Making a world of difference: Queen's University scientists showcase innovative projects
What do 'pop-up' concrete bridges and Earth-bound asteroids have in common? They will all feature at an event showcasing Queen's University's life-changing research today.
Researchers behind the latest advances in cancer care, dementia treatment, prevention of heart disease and tracking near-Earth asteroids will discuss their work at the event in the university's Whitla Hall.
The showcase follows the publication of The DNA Of Innovation, Volume 3, which compiles the work of 30 academics and their teams. It features the research of young pharmacist Dr Ryan Donnelly, whose tiny microneedles penetrate the skin painlessly and could revolutionise the way drugs are delivered to premature babies.
Professor Alan Fitzsimmons – who is trying to change the direction of comets on a collision course with Earth – will showcase his work, alongside Professor Su Taylor, one of the key researchers behind the 'pop-up' concrete bridge.
"Today's showcase highlights how Queen's connects with society. It features gifted academics from across the university, the ways in which they exchange knowledge with industry, their partnerships with major commercial companies, with hospital trusts and government agencies – and how their work is influencing major societal change," professor James McElnay, Queen's acting vice-chancellor, said.
North Antrim MLA Robin Swann, chair of the Assembly's employment and learning committee, will open the showcase. "This event highlights the leading research carried out on our own doorstep.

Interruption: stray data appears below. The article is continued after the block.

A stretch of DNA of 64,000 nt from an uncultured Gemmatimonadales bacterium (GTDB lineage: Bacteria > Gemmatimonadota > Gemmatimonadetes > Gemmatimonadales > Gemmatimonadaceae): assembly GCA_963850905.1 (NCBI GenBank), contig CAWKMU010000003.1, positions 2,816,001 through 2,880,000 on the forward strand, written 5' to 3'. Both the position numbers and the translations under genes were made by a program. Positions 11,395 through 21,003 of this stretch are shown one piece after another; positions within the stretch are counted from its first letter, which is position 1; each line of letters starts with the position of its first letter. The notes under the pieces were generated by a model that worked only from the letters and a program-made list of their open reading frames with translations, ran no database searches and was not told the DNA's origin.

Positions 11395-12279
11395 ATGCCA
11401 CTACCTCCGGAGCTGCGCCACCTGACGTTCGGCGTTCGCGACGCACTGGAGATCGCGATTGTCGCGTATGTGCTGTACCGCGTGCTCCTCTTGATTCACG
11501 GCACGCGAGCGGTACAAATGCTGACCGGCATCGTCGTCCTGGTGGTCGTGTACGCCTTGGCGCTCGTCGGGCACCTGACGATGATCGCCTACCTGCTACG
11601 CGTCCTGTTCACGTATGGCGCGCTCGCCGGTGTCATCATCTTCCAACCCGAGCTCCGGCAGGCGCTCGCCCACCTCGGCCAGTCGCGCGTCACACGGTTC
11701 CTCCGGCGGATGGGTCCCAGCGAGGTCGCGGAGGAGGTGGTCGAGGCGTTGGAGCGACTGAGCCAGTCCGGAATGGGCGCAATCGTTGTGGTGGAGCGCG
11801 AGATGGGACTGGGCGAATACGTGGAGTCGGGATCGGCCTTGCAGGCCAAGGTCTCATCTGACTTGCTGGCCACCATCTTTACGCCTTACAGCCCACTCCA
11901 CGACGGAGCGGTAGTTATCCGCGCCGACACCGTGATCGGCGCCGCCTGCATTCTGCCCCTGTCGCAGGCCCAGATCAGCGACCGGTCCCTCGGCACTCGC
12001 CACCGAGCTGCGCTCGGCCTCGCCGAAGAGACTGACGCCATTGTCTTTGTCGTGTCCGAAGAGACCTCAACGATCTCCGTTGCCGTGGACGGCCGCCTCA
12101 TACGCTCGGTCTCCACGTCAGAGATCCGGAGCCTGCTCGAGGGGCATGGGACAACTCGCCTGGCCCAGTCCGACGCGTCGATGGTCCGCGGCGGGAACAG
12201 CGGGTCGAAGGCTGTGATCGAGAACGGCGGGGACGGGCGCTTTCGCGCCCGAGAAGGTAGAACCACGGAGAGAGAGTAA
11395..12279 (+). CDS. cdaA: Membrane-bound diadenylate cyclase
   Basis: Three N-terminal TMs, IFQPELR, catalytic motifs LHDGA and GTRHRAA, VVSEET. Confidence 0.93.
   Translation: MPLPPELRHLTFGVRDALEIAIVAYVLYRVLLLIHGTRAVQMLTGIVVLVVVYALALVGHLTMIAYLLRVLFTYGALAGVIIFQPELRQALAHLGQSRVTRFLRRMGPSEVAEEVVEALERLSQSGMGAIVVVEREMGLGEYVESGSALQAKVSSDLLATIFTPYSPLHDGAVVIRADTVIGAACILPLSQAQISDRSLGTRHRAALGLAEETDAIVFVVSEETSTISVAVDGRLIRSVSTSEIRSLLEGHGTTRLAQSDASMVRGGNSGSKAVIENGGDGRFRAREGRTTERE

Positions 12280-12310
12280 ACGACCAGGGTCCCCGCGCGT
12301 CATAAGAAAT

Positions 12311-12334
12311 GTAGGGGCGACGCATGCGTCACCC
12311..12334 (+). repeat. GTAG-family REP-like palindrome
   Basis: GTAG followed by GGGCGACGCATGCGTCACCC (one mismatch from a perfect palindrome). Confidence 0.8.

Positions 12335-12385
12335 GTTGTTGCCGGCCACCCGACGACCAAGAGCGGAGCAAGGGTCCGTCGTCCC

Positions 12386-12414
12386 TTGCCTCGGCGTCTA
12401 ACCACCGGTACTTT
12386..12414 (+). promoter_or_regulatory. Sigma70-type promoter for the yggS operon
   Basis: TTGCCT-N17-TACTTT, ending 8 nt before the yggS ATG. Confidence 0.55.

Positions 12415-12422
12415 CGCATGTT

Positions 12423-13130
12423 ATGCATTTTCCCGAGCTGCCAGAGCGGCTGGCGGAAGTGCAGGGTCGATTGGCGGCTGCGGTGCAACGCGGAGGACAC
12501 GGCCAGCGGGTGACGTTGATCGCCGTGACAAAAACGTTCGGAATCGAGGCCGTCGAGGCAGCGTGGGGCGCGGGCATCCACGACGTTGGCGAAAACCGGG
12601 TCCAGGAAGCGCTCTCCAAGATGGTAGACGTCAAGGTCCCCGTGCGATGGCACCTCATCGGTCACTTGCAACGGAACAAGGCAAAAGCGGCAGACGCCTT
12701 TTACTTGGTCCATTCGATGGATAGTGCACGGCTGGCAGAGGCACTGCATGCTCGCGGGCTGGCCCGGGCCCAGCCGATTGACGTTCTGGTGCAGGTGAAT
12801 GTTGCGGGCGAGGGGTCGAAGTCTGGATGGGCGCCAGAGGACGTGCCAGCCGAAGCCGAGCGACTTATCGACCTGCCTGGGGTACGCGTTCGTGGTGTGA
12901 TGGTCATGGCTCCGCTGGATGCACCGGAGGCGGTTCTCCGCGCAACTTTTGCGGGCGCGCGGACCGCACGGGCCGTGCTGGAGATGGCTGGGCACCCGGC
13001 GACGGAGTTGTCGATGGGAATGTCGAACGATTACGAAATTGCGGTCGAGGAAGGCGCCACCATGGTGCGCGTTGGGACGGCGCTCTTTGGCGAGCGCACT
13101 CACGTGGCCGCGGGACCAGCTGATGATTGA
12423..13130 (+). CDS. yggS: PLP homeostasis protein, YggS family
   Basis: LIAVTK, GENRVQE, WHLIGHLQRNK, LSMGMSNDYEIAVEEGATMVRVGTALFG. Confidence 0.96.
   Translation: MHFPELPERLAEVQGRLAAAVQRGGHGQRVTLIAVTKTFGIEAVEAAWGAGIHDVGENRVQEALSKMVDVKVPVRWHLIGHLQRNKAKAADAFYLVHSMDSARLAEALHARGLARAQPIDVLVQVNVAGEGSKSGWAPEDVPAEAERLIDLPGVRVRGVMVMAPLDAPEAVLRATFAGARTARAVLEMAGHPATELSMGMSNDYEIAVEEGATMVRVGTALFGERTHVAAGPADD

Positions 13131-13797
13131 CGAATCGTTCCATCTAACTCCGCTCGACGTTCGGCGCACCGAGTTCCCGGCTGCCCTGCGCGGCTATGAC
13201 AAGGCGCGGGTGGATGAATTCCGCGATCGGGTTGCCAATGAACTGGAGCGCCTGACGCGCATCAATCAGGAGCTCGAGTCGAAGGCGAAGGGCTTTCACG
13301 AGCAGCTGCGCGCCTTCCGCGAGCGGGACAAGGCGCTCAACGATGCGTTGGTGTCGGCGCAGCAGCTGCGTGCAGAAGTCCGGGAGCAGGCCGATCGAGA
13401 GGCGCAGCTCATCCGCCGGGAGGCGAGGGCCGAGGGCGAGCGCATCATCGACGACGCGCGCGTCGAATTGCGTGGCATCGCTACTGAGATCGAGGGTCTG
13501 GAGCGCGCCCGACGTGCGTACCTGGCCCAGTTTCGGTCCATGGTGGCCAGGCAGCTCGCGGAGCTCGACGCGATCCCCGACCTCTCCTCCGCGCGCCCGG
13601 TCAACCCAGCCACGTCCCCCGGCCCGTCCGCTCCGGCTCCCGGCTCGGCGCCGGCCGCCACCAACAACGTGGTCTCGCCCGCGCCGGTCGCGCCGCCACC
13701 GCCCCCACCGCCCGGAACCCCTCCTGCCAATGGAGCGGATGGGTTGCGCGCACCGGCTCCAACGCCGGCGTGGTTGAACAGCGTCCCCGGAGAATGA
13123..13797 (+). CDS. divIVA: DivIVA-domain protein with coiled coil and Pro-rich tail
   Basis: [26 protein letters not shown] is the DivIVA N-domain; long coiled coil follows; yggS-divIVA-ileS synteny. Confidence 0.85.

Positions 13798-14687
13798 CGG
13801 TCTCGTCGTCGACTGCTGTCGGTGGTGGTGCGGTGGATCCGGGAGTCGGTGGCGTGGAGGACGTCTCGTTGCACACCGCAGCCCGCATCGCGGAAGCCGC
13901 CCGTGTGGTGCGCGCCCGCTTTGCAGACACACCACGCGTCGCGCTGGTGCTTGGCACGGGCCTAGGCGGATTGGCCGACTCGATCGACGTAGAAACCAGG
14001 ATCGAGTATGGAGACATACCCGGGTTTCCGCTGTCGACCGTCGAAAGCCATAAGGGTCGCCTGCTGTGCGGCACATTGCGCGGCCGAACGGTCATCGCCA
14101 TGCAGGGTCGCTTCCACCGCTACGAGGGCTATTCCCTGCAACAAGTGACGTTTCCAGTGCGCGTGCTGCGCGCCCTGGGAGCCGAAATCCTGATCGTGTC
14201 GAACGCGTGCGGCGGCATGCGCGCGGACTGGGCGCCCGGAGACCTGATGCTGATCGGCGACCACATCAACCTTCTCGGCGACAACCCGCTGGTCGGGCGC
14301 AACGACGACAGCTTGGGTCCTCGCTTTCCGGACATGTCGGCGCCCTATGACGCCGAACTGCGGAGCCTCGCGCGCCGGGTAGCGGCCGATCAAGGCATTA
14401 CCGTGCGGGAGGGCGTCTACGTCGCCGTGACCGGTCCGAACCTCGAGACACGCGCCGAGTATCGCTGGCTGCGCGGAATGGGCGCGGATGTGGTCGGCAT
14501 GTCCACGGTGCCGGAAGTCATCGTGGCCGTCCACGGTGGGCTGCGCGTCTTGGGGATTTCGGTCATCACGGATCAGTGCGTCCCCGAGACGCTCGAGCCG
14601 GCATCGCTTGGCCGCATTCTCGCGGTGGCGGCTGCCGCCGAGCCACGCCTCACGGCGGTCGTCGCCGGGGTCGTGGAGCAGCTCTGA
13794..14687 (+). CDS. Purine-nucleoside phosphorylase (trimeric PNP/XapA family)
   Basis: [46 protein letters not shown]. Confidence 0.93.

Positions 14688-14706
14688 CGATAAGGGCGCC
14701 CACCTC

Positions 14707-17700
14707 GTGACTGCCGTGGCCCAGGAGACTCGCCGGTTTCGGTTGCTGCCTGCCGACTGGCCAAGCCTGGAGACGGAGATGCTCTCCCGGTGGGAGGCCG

"From health to education, engineering to the arts, researchers at our universities are changing lives in Northern Ireland and further afield," he said.
"I would like to congratulate Queen's on its many flourishing connections with business, healthcare providers and Government agencies.
Northern Ireland's universities are central to its economic health and societal well-being, and it is important that they continue to receive the support and funding necessary to allow their important work to continue."
Today's free event, Queen's Researchers Are Changing Lives, is in Queen's University's Whitla Hall from 12-2.30pm.
'Freedom' for stroke victims
Dr Brenda Winter-Palmer:
In 2012, actress and writer Brenda Winter-Palmer asked her drama students to create a fictional project. One approached the charity Chest Heart and Stroke, which decided to roll out the initiative.
Weeks of training followed in the physical effects of a stroke.
Eight stroke victims, aged between 53 and 75, were the first to try the programme of improvisation and storytelling.
Patients who have participated since describe the sense of freedom of being someone else.
"You're not feeling that you're just sitting in a corner as a stroke person," one said.
"We're always trying to be innovative when helping people recover from a stroke, and this project was the first of its kind in Northern Ireland," Andrew Dougal, chief executive of Chest Heart and Stroke said.